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Re: How can we trust the Bible if it's not inerrant?

Post #3109

Post by otseng »

Athetotheist wrote: Tue Aug 29, 2023 9:36 pmThe same is true of Isaiah 53.
That is what we are exploring now.

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Re: How can we trust the Bible if it's not inerrant?

Post #3110

Post by Athetotheist »

[Replying to otseng in post #3108
Interpreting text is found elsewhere also, not just Biblical text. We see this in law, literature, history, etc. So the question is how can we assess which interpretation is more likely to be true?
If Jehovah doesn't author confusion (1 Corinthians 14:33), then everything in the Bible should be clear and unambiguous with nothing to "assess". If the Bible can be variously "interpreted" like any other work, then it's no more authoritative or reliable than any other work.


The Blue Letter Bible is a Christian source.
I'm looking at the Hebrew from the BLB. So unless you're claiming they have doctored the Hebrew, it doesn't matter if I use the BLB.
I am certainly not claiming that anything was "doctored" by the BLB (the translations of Genesis 14:24 and Psalm 88:5 which I cited are also from the BLB). I'm pointing out that the same words you present as singular are also used in plural.


You wrote:
Isa 53:8 He (singular) was taken from prison and from judgment: and who shall declare his (singular) generation? for he (singular) was cut off out of the land of the living: for the transgression of my people was he (number unspecified) stricken.
Interestingly, you admit that at the end of the verse the number is unspecified.

From imprisonment and from judgment he is taken, and his generation who shall tell? For he was cut off from the land of the living; because of the transgression of my people, a plague befell them.

https://www.chabad.org/library/bible_cd ... ter-53.htm

"For the transgress of my [the nation’s] people they [למו–lamow, i.e., the Jewish people] were stricken” (Isaiah 53:8). The word [למו] is biblical Hebrew and is a plural word as in, “a statute that He gave [למו] to them” (Psalms 99:7). Missionaries incorrectly translated this word as “he” in Isaiah 53:7 to make it sound as if “he was stricken” and therefore speaking about a single individual, i.e., Jesus.

https://jewsforjudaism.org/knowledge/ar ... conspiracy


Since Jesus's errant teaching disqualifies him from being a resurrected Messiah, he doesn't have any such empirical evidence himself.
You use your own interpretation of scripture to claim Jesus has errant teaching, which really has no foundational support. Further, no valid argument that has been presented the TS is a medieval fake. Who is then the one that is grasping at straws?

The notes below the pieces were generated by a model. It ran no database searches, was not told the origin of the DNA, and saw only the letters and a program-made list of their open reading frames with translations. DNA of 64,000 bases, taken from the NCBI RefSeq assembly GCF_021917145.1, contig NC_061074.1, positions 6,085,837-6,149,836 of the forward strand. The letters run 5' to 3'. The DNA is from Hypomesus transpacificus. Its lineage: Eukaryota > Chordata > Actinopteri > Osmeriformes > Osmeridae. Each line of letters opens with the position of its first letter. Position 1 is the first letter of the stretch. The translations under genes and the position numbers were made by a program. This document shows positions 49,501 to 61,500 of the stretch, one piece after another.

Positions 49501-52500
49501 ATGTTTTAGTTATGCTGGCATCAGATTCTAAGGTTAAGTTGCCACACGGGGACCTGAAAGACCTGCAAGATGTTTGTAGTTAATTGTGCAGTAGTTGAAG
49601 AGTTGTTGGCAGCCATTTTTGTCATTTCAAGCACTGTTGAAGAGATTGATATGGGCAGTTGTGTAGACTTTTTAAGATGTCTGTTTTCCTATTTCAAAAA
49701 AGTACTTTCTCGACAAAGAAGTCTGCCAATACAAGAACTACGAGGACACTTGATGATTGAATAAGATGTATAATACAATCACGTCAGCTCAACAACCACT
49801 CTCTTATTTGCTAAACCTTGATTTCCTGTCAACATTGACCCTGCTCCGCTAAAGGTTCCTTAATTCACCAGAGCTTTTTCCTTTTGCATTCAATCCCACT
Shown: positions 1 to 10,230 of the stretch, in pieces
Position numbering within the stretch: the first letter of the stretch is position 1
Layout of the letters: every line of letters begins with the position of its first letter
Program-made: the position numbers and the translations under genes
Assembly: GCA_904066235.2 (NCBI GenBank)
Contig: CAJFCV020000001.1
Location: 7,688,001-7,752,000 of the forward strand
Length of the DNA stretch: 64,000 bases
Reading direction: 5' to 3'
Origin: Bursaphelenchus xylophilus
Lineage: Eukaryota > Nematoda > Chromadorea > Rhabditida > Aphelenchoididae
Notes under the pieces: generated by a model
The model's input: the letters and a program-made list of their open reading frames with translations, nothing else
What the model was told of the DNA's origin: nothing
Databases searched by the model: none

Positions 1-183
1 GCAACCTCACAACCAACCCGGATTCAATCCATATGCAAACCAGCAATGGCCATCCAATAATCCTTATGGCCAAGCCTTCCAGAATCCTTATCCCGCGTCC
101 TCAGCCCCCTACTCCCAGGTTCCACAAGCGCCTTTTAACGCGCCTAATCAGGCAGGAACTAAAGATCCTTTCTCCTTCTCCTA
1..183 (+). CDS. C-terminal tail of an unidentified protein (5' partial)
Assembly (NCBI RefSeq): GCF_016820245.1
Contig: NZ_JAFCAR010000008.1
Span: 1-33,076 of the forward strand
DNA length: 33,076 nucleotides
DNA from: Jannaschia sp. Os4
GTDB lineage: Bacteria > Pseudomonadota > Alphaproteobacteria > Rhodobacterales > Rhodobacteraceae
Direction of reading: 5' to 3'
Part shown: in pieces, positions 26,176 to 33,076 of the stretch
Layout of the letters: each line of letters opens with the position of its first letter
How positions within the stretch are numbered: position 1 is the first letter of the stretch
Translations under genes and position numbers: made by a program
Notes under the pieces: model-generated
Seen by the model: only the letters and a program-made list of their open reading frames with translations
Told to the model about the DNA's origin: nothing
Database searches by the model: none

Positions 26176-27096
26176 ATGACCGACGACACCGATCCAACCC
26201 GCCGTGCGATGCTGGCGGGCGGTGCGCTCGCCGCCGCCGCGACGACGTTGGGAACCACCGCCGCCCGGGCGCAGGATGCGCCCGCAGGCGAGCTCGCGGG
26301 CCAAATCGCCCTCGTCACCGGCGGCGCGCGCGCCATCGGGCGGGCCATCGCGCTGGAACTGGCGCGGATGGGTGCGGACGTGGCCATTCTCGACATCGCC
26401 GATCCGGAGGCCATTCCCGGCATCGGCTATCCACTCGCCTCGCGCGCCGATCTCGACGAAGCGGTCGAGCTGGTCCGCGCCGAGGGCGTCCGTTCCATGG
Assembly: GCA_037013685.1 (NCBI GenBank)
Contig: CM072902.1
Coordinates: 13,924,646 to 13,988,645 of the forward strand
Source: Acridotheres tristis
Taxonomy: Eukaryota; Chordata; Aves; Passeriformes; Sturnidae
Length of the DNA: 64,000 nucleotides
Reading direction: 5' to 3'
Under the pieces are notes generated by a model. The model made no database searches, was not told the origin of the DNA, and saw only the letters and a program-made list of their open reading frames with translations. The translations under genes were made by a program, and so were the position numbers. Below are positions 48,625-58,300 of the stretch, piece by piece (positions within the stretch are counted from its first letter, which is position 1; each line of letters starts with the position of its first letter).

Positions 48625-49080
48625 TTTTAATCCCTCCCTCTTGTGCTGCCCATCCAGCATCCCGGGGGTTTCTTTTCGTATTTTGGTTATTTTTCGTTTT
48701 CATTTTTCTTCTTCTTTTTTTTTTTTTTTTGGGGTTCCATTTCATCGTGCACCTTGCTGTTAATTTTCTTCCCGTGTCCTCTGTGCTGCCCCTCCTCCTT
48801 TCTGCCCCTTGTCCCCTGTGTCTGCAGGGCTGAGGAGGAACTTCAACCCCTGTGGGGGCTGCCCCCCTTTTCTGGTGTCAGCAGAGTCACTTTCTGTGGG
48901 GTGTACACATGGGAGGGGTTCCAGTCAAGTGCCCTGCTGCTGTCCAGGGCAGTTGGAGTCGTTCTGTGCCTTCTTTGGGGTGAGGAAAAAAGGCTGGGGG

Jesus's clearly errant teaching, which I have pointed out at length, is a valid argument that a genuine messianic sign would not relate to him.

Instead of using the Bible to interpret the Turin cloth, you're using the Turin cloth to interpret the Bible. I'm letting the text speak for itself. Unless you're the Catholic Church, why are you asserting that I need someone to interpret the Bible for me?


Right, because the Tanakh doesn't say any different.
What does the Tanakh specifically say the Messiah would be?
A good way to look at what the Jewish Messiah is supposed to be like is to look at what the messianic age is supposed to be like, and a good description of that is in the later chapters of Ezekiel, when a "prince" leads Israel in observance of Mosaic Law and offers traditional sacrifices for sin, including his own.

I'm talking about the average Jew. Most do not read Isa 53, let alone study it. I would even say most Jews don't even read the Torah very much or take it to be the word of God.

"65% of Jews say they seldom or never read scripture.
37% of Jews believe the Torah to be the word of God."
According to this rabbi, Jews don't reject Judaism but they reject "a very sad caricature of Judaism".

https://jewsforjudaism.org/knowledge/vi ... se-judaism


Doing so would have been useful if they were trying to obscure the identity of the suffering servant.
Chapters and verses are just used to reference passages, the text does not change. This is like saying adding page numbers obscures the meaning in books.
Chapters are designed to be read as units. When pertinent information is excluded, misunderstanding can result.

Actually, if one wants to read it in context, you have to start at chapter 40. This entire section of Isa 40 - 55 is talking about another deliverance from bondage that parallels the exodus from Egypt.
Starting at chapter 40, you read through the passages which identify Israel as the servant.

There's only one Jewish nation, so non-Jewish nations is quite a sizable number. But even within Israel, there exist Christians and Messianic Jews.
And that would mean even fewer people to be shocked and surprised if Jesus were exalted----"exalted" meaning revealed to the entire world as the Messiah, not just believed in.